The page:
Multi-hop knowledge graph (KG) reasoning has been widely studied in recent years to provide interpretable predictions on missing links with evidential paths. Most previous works use reinforcement learning (RL) based methods that learn to navigate the path towards the target entity. However, these methods suffer from slow and poor convergence, and they may fail to infer a certain path when there is a missing edge along the path. Here we present SQUIRE, the first Sequence-to-sequence based multi-hop reasoning framework, which utilizes an encoder-decoder Transformer structure to translate the query to a path. Our framework brings about two benefits: (1) It can learn and predict in an end-to-end fashion, which gives better and faster convergence; (2) Our transformer model does not rely on existing edges to generate the path, and has the flexibility to complete missing edges along the path, especially in sparse KGs. Experiments on standard and sparse KGs show that our approach yields significant improvement over prior methods, while converging 4x-7x faster.
Multi-hop reasoning has been widely studied in recent years to obtain more interpretable link prediction. However, we find in experiments that many paths given by these models are actually unreasonable, while little work has been done on interpretability evaluation for them. In this paper, we propose a unified framework to quantitatively evaluate the interpretability of multi-hop reasoning models so as to advance their development. In specific, we define three metrics, including path recall, local interpretability, and global interpretability for evaluation, and design an approximate strategy to calculate these metrics using the interpretability scores of rules. We manually annotate all possible rules and establish a benchmark. In experiments, we verify the effectiveness of our benchmark. Besides, we run nine representative baselines on our benchmark, and the experimental results show that the interpretability of current multi-hop reasoning models is less satisfactory and is 51.7% lower than the upper bound given by our benchmark. Moreover, the rule-based models outperform the multi-hop reasoning models in terms of performance and interpretability, which points to a direction for future research, i.e., how to better incorporate rule information into the multi-hop reasoning model. We will publish our codes and datasets upon acceptance.
Entity Matching (EM) aims at recognizing entity records that denote the same real-world object. Neural EM models learn vector representation of entity descriptions and match entities end-to-end. Though robust, these methods require many annotated resources for training, and lack of interpretability. In this paper, we propose a novel EM framework that consists of Heterogeneous Information Fusion (HIF) and Key Attribute Tree (KAT) Induction to decouple feature representation from matching decision. Using self-supervised learning and mask mechanism in pre-trained language modeling, HIF learns the embeddings of noisy attribute values by inter-attribute attention with unlabeled data. Using a set of comparison features and a limited amount of annotated data, KAT Induction learns an efficient decision tree that can be interpreted by generating entity matching rules whose structure is advocated by domain experts. Experiments on 6 public datasets and 3 industrial datasets show that our method is highly efficient and outperforms SOTA EM models in most cases. We will release the codes upon acceptance.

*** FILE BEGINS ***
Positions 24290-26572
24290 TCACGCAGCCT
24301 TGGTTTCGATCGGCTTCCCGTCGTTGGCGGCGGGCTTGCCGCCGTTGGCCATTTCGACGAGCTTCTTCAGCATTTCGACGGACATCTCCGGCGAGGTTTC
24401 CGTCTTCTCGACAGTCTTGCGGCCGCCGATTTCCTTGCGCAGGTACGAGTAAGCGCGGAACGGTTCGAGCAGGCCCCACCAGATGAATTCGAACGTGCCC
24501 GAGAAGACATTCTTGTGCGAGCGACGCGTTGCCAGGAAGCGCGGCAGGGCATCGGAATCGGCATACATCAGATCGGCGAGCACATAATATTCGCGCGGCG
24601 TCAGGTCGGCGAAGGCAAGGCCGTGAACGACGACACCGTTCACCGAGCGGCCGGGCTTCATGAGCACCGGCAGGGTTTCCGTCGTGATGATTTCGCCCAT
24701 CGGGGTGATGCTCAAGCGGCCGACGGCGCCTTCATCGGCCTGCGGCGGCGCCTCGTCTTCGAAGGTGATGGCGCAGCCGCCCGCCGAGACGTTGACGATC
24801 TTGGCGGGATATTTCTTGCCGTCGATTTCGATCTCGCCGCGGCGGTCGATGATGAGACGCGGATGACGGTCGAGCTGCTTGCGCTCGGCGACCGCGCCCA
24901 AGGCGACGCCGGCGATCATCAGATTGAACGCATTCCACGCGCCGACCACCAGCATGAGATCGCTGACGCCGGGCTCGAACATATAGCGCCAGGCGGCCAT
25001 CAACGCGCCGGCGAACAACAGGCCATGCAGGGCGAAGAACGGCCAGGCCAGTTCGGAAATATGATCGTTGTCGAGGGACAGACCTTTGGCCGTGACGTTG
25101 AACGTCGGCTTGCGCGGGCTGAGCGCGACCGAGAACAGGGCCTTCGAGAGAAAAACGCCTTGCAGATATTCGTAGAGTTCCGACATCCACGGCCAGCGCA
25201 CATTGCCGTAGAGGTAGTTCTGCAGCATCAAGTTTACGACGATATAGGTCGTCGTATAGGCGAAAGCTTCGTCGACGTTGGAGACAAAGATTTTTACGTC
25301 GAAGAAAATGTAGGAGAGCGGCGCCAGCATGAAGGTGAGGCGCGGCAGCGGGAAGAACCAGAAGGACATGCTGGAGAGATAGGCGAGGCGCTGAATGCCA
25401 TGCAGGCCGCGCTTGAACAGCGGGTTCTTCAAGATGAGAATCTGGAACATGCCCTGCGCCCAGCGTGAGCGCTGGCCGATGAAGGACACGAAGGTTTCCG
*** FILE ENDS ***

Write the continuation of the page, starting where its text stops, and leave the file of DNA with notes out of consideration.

We present InferWiki, a Knowledge Graph Completion (KGC) dataset that improves upon existing benchmarks in inferential ability, assumptions, and patterns. First, each testing sample is predictable with supportive data in the training set. To ensure it, we propose to utilize rule-guided train/test generation, instead of conventional random split. Second, InferWiki initiates the evaluation following the open-world assumption and improves the inferential difficulty of the closed-world assumption, by providing manually annotated negative and unknown triples. Third, we include various inference patterns (e.g., reasoning path length and types) for comprehensive evaluation. In experiments, we curate two settings of InferWiki varying in sizes and structures, and apply the construction process on CoDEx as comparative datasets. The results and empirical analyses demonstrate the necessity and high-quality of InferWiki. Nevertheless, the performance gap among various inferential assumptions and patterns presents the difficulty and inspires future research direction. Our datasets can be found in https://github.com/TaoMiner/inferwiki.